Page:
Frequently asked questions – Transition deadline

The October 17, 2014 deadline for continuing under the Canada Not-for-profit Corporations Act has passed. What happens now?

Corporations Canada has started taking steps to dissolve corporations that have not transitioned to the Canada Not-for-profit Corporations Act (NFP Act). Dissolution is not automatic. Corporations Canada will first provide notice before dissolving a corporation.

How do I know whether I need to transition to the Canada Not-for-profit Corporations Act?

If your corporation was federally incorporated under the Canada Corporations Act (CCA, Part II), you need to transition to the Canada Not-for-profit Corporations Act. If you are not sure whether your corporation was incorporated federally, you can search our database at Search for a Federal Corporation.

Can I still transition?

Yes, as long as the corporation has not been dissolved, it is still able to complete the transition. You can consult the Transition Guide to assist you in making the transition.

Are there any fees to transition to the NFP Act?

Corporations Canada does not charge a fee for applications to transition to the NFP Act.

Can I file my application to transition online?

No. However, Forms 4031 and 4002 are available on our website. They can be completed on screen, printed and sent to Corporations Canada (see Contact Us for more details).

What tools or documentation does Corporations Canada provide to help corporations to transition to the NFP Act?

Visit our Not-for-profit Corporations page on our website.

How will I know when my corporation is going to be dissolved?

The dissolution process includes, at minimum, a “Pending Dissolution Notice” issued to a corporation to inform the corporation that it has 120 days to transition. These notices will be sent to all valid addresses Corporations Canada has on the corporate record. Corporations that do not complete the transition before the end of the 120-day notice period will be assumed to be inactive and will be dissolved.

Corporations Canada is also required to publish on its Monthly Transactions Web page the name of those corporations it intends to dissolve after the 120-day notice period. For those corporations, the Corporations Canada online database will indicate a status of "Active - Dissolution Pending (Failure to transition)".

Has Corporations Canada started issuing Pending Dissolution Notices?

Yes. The notices are being issued in phases. The order in which they are being issued is based on a corporation’s filing history with Corporations Canada. Corporations that have never filed an annual summary or that have not filed in several years are presumed to be inactive and will be among the first groups to be issued a Pending Dissolution Notice. Corporations that are up-to-date with their annual filings will be among the last groups.

Is there anything I can do to avoid being dissolved?

Yes, you can complete the transition to the NFP Act as soon as possible. You can consult the Transition Guide to assist you in making the transition.

If your transition is not complete and you want to ensure you receive the notice, verify the head office address published on Corporations Canada's website because this is the address Corporations Canada will use when issuing the Pending Dissolution Notice. If the address is not correct, send an email to Corporations Canada with the correct address.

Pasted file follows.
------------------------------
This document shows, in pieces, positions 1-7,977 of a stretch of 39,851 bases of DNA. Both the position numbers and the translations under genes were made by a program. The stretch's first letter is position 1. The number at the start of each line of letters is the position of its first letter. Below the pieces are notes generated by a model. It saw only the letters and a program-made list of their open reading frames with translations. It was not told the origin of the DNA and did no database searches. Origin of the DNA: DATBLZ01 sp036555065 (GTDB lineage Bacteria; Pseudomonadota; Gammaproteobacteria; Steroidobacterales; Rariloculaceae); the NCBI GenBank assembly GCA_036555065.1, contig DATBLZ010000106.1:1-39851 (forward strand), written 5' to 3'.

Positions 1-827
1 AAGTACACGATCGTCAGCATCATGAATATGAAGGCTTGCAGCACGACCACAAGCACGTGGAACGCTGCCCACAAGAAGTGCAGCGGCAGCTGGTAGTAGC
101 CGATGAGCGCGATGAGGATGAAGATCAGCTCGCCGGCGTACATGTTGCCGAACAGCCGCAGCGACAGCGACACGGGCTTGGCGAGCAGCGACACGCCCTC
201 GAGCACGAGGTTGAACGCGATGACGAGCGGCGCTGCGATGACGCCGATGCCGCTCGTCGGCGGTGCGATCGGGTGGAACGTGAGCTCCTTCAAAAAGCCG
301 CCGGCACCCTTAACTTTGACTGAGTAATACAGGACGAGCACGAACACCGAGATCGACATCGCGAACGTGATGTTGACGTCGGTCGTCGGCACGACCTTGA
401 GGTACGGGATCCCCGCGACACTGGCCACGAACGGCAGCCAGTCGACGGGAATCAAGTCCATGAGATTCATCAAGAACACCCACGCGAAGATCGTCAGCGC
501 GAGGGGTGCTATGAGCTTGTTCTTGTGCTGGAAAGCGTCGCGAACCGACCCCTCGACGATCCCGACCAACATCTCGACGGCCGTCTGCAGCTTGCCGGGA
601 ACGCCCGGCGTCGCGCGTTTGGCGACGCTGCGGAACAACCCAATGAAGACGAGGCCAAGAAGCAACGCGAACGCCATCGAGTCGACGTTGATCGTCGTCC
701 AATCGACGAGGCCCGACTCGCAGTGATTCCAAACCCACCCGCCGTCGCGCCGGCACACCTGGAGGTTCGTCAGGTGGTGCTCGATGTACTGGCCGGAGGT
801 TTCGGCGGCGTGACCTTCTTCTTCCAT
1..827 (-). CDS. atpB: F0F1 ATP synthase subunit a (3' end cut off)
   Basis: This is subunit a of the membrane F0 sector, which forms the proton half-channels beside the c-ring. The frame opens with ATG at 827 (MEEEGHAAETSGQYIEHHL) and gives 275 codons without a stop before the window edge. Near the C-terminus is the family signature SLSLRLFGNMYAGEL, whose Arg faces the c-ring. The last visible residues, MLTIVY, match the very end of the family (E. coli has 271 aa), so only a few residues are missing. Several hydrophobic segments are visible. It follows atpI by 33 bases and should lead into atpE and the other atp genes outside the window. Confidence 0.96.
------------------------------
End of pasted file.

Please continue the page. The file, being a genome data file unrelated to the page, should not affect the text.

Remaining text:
I have not received a Pending Dissolution Notice and I want to make sure my corporation does not get dissolved. Can I send in a request for more time to transition?

No. Only when the Pending Dissolution Notice has been issued can you send in a request for more time. Until then, continue taking steps to complete the transition.

I want to have my corporation dissolved. I don't want to receive the notice.

Corporations Canada is required by law to send the Pending Dissolution Notice prior to any dissolution. If you want your corporation to be dissolved, simply ignore the notice.

After October 17, 2014, can I still apply for supplementary letters patent or by-law approval under the Canada Corporations Act?

Yes. The Canada Corporations Act, until it is repealed, will continue to apply to a corporation that has not completed the transition and has not been dissolved. These corporations can apply for supplementary letters patent or by-law approval under the Canada Corporations Act.

My corporation is a registered charity as defined in the Income Tax Act. Will the transition process affect this status?

All registered charities are strongly advised to consult the Canada Revenue Agency charities website on how the transition process may affect their registered charity status.

What happens if my corporation, a registered charity, is dissolved for failure to make the transition into the NFP Act?

For registered charities, dissolution could lead to the revocation of their registration as a charity, which would result in the corporation having to pay revocation tax equal to 100% of the value of their remaining assets. For further information, consult the Canada Revenue Agency.


Corporations Canada does not give legal advice. A not-for-profit corporation may wish to consult a lawyer or other business professional when preparing its documents.

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